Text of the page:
Week 4 sees us move on from the simpler soda breads and no knead yeast breads into proper bread. And by proper I mean bread that passes through multiple stages and takes… well, hours. There is no denying it, making traditional yeast bread is a labour of love.
First you mix and make, then you knead (it took me about a good 20 minutes of physical activity today to get it to the right stage of elasticity), then you rest, then you shape, then you prove, then you bake. I began to mix at 08:30 and it was out of the oven about 12.30. If you weren’t in any hurry it would be a lovely thing to do. (Especially when shaped into said retro plait)
Today I also made marzipan apples. When Darina showed us this traditional Swedish recipe on Monday I was genuinely unenthused. Marzipan? I can take it or leave it. In my mind marzipan is the thick, white, sickly sweet almond-flavoured-wall-paper-plaster that covers the Christmas cake. Why would you bother? Well, turns out this isn’t what real marzipan is. Made with ground almonds, sugar and a drop of almond extract, what I made today was creamy, not too sweet and totally delicious when baked inside an apple. (Especially when that apple is rolled in cinnamon sugar)
After a distinctly egg centric lunch (there were omelettes galore being made across the kitchens) we had a distinctly poultry centric demonstration in the afternoon.
Walking into the demo, all sorts of wild game birds were piled up in front of us; guinea fowl, pheasant, woodcock, duck and the teeny tiny snipe. A local game enthusiast Tom talked us through the whole thing; the different birds and their tastes, guidelines for hanging meat, game season, hunts, driven shoots etc etc.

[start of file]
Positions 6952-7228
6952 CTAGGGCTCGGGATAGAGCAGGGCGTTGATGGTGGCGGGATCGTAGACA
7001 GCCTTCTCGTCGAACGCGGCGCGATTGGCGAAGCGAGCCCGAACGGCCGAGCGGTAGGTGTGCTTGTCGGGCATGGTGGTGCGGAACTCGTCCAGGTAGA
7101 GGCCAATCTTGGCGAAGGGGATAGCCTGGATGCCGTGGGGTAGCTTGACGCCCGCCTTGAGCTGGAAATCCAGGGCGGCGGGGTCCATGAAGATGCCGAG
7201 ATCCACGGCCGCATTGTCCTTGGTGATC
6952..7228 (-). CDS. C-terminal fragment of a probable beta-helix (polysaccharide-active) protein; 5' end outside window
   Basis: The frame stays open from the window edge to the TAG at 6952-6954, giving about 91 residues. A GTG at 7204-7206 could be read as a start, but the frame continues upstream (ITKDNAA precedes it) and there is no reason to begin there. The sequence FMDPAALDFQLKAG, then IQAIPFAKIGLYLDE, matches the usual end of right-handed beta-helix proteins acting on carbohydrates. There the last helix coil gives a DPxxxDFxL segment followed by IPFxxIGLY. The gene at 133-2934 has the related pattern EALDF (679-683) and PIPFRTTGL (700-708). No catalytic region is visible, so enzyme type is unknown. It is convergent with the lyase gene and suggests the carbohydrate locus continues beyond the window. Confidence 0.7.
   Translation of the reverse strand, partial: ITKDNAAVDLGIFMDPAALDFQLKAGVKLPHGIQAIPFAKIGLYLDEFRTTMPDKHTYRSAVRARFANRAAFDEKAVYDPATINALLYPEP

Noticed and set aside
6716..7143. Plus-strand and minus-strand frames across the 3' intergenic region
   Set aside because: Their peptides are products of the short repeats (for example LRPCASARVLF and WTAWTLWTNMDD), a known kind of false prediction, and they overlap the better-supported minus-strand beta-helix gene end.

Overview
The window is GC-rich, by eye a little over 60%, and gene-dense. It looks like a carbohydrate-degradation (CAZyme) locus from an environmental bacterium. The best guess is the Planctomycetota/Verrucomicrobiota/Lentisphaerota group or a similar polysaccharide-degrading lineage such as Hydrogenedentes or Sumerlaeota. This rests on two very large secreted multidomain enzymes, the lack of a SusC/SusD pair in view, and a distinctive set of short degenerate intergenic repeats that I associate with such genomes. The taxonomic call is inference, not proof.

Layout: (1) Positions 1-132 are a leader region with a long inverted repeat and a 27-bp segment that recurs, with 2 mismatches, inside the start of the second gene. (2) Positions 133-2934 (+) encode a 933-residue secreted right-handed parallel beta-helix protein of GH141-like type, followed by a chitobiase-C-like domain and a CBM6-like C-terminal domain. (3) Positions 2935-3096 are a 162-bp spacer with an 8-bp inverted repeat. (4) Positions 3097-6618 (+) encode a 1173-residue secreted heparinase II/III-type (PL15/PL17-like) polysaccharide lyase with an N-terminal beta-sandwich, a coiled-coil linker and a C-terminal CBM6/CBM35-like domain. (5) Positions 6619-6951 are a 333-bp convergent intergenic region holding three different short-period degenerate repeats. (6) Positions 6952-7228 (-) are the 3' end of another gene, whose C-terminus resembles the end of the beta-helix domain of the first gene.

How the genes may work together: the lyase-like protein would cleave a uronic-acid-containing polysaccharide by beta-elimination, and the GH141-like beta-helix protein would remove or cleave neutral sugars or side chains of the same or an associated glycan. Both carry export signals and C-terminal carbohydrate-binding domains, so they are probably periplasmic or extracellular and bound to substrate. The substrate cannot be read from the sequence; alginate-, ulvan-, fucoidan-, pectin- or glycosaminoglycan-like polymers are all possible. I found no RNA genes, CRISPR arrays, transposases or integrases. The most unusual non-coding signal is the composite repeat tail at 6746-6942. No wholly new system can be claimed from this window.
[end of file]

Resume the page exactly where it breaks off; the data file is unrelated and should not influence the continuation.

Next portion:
Game isn’t something I’m very familiar with. We didn’t grow up eating it; so I’ve never eaten a pheasant before, let alone a woodcock or a snipe. Besides duck, either these birds just aren’t readily available. (Or maybe because I don’t know them I don’t see them or look them out.) The idea of an organised shoot hasn’t been an activity I’ve been drawn to, so I’m curious to learn more about these kinds of birds.
After the demo we got a mini lecture from Tim Allen on sourdough. This magical bread, made with the ‘wild yeasts in the air’ is so different from regular yeast breads, both in how its made and how it tastes.
Sourdough is made with a starter that needs to be nurtured. It has to be fed and kept alive and then you use the starter as the base for your loaves. To make good sourdough you need to understand how your starter behaves in certain weather and temperatures, what conditions it likes, what flavours it likes to eat etc. Do all this and you will have a starter than can last years and years and produce a very special, unique tasting bread. Do it wrong and you end up with a rotten jar of flour and water in your fridge.
This is basically the extent of my knowledge. Tonight was our first intro and I got to make my first ever sourdough starter. (Made with the help of some of the Ballymaloe starter they’ve had for about 3 years and that they use to make bread every day.) Exciting! It needs to be fed regularly. I feel like I’ve either been given a new puppy or a tamagotchi that I have to keep alive! Ha, lets see how this fares.
PS. Thanks Rach for being editor and correcting me on my kneeding vs kneading.
(I am talking about bread not balls 😉